The Business of Being Made
The Temporalities of Reproductive Technologies in Psychoanalysis and Culture
New Books in Critical TheoryNew Books in Gender StudiesNew Books in Politics & SocietyNew Books in PsychoanalysisNew Books in Public PolicyNew Books in Science & TechnologyNew Books in Science, Technology, and SocietyNew Books Network May 28, 2016 Anne Wennerstrand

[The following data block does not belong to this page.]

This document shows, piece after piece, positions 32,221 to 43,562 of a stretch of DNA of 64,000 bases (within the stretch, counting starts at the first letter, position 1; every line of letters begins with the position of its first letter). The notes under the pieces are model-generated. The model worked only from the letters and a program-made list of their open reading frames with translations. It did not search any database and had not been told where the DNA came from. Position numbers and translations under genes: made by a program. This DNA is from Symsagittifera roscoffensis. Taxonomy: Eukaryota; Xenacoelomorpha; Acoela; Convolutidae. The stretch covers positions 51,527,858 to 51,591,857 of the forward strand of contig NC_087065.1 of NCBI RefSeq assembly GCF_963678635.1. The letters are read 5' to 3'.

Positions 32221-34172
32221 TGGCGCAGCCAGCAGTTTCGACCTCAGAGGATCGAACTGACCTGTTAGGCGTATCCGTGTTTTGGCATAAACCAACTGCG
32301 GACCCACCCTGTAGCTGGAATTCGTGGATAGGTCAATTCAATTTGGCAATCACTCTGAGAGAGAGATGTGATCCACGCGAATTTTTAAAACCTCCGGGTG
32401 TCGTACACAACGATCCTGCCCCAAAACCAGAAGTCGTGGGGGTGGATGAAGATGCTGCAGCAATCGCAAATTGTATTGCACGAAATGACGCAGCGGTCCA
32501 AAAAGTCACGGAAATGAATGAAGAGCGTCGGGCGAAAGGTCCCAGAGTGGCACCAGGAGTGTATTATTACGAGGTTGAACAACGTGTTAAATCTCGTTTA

In this interview, Dr. Katie Gentile discusses the research, writing and creative thinking about compulsory parenthood and Assisted Reproductive Technologies (or ARTs) that animate the essays appearing in The Business of Being Made: The Temporalities of Reproductive Technologies in Psychoanalysis and Culture (Routledge, 2015). It is striking that while personhood amendments proliferate and sovereignty over the reproductive body shifts frighteningly more and more to the State, a global, bio-medical industrial complex has arisen comprising ARTs, surrogate pregnancy, egg/sperm donation and the like. Gentile points out the rise of the post-9/11 fetishization of the fetus a receptacle for all our vulnerabilities which must be protected at all costs in the face of the hyper-object: the threat of global catastrophe looming large. ARTs and its associated industries manufacture hope and optimism in conceiving babies at any cost (for those of privilege) while serving to further elevate, protect and fetishize the fetus. It’s a space of repro-futurity in which life is constructed around achieving reproductive milestones. ARTs have become another neoliberal trope to imagine life without limits as they have been subsumed into ordinary medicine for all women. With ARTs there is often no space to acknowledge loss, shame, uncertainty and the sexual re-traumatization that often occur during the process. On the plus side, ARTs offer the promise and opportunity of biological parenthood to marginalized people (for example, trans men) resulting in diverse family configurations. Gentile asks can other spaces be nurtured so that babies are not the main focus of generativity, especially for women? How can we better theorize childfree lives of creativity that are not seen as displaced parenting but generativity for its own pleasure?